Narrowing the income gap has many dimensions

By Earl Bousquet
0 CommentsPrint E-mail, March 14, 2011
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The small size of most Caribbean islands and the short distance between urban and rural centers, coupled with the development of infrastructure facilitating both expansion of services and movement between population centers, means the dividing gap between rural and urban centers is narrowing faster in the Caribbean than in China.

But while the rural/urban gap may be reducing and narrowing in the physical sense, the wide social gaps remain, as do the income gaps.

Most Caribbean governments are (historically) apt to try to narrow the national income gap by providing opportunities for employment and self-employment.

With the state hardly having a stake in and largely opting to stay out of "private enterprise issues" (like the size of incomes and location of income-generating private enterprises), narrowing the income gap essentially becomes a necessary lifelong individual goal.

You can move from job to job, try your hand at "a new business" until one works for you – or risk riding on the fast lane.

With most political parties actually afraid of the political consequences of failing to deliver on such a campaign or manifesto promise if elected, many people opt for the fast track to prosperity – many instead ending up (literally) riding a motorcycle into a trailer truck on a one-way street.

However, one Caribbean country that's taken one giant leap towards enabling individuals to personally narrow their income gap in the absence of the state's ability to do so, is Cuba.

Ahead of the upcoming April Communist Party Congress that will decide on new approaches for new times, the Cuban government – unable to increase wages or create new jobs – opted to redirect half-a-million workers from state jobs they couldn't keep to new opportunities for small private investment.

In a country where the revolutionary state has dominated enterprise, the new opportunities for people to start new small businesses to maintain themselves and their families has already begun to bear fruit.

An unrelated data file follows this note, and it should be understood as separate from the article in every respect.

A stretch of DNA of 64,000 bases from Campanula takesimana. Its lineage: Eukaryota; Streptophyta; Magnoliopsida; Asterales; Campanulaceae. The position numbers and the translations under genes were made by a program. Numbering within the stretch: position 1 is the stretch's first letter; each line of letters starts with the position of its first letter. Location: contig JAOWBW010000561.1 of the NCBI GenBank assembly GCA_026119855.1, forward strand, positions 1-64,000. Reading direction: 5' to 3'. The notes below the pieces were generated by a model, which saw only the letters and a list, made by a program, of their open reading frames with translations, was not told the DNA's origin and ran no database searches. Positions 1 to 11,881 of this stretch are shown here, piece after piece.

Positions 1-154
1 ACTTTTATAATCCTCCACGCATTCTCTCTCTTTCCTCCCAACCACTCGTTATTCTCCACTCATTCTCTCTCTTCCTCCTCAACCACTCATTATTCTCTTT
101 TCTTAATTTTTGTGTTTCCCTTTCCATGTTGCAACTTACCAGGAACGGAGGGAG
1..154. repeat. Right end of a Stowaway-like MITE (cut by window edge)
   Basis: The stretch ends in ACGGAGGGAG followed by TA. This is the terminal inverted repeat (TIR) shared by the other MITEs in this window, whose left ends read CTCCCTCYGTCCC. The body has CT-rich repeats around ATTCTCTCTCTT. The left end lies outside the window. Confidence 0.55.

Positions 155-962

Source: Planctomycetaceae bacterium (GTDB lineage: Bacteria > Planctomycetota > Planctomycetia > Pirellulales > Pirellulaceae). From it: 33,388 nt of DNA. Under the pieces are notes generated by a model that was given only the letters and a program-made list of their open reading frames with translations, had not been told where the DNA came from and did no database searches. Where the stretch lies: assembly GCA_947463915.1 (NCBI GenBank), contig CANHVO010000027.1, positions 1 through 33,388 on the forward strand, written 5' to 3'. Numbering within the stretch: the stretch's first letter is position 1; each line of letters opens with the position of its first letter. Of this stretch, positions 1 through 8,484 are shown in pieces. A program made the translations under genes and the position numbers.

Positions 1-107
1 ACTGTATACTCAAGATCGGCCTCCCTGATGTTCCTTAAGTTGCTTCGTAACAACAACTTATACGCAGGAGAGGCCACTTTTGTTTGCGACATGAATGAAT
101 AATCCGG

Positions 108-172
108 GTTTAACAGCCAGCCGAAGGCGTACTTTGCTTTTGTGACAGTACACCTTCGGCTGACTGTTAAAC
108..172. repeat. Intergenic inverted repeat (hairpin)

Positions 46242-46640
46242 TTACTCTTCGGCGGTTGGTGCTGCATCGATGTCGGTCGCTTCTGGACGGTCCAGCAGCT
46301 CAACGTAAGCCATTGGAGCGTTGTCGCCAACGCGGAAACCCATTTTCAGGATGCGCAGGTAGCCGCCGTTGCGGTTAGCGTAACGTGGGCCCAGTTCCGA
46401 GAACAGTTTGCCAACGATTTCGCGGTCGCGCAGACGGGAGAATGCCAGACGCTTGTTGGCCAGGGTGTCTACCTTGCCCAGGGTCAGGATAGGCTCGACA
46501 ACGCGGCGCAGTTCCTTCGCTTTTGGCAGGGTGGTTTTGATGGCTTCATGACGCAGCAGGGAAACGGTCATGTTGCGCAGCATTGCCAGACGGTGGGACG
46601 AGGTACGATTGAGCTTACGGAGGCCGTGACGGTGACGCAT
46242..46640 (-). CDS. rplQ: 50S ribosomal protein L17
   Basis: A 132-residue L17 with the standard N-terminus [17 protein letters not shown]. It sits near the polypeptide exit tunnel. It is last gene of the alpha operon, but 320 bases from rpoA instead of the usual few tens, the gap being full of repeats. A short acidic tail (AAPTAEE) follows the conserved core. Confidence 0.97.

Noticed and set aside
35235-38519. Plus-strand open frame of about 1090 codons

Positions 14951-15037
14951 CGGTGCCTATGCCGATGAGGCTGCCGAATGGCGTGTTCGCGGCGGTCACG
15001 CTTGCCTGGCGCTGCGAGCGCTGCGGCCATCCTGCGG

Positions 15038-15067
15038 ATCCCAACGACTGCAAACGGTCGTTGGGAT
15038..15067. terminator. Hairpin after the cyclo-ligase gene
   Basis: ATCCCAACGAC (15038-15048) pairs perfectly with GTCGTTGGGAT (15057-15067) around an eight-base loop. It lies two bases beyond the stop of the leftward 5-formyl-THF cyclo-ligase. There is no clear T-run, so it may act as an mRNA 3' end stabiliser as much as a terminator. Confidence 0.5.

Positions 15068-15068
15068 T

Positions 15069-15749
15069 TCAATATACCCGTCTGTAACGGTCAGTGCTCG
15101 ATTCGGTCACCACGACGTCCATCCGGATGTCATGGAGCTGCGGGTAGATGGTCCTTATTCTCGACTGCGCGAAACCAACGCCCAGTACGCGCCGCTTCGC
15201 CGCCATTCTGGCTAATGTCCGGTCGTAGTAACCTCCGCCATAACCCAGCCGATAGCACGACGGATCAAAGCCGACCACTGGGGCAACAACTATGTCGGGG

With the new openings in small business and Cuban farmers also now able to sell produce directly to consumers, will also come new challenges requiring adjustments to the emerging new realities.

Throughout the Caribbean, tourism, information technology and entertainment are among the new industries attracting the attention of those seeking the fastest or most enduring possibilities of narrowing their income gaps or fattening their bank accounts.

Traditional labor-intensive approaches (such as agriculture, agro industry and manufacturing) are being replaced or challenged everywhere by New Age technology and opportunities and the increasing need for service industries.

And while the young are grabbing the new opportunities, the ageing, elderly and pensionable, who have now officially grown out of the income-earning generation, are starting to think of demanding that they no longer be condemned to death by unemployment in an age when information technology and the concept of "virtual offices" can allow them to work from home.

I think the convergence of the needs and demands of young and old in rural and urban communities everywhere for narrowing of their income gaps will become more of a problem for those countries that continue to shy away from this urgent task, than for those that devise a plan to grab the dog by the tail and avoid its bite.

The author is a columnist with For more information please visit:

Opinion articles reflect the views of their authors, not necessarily those of


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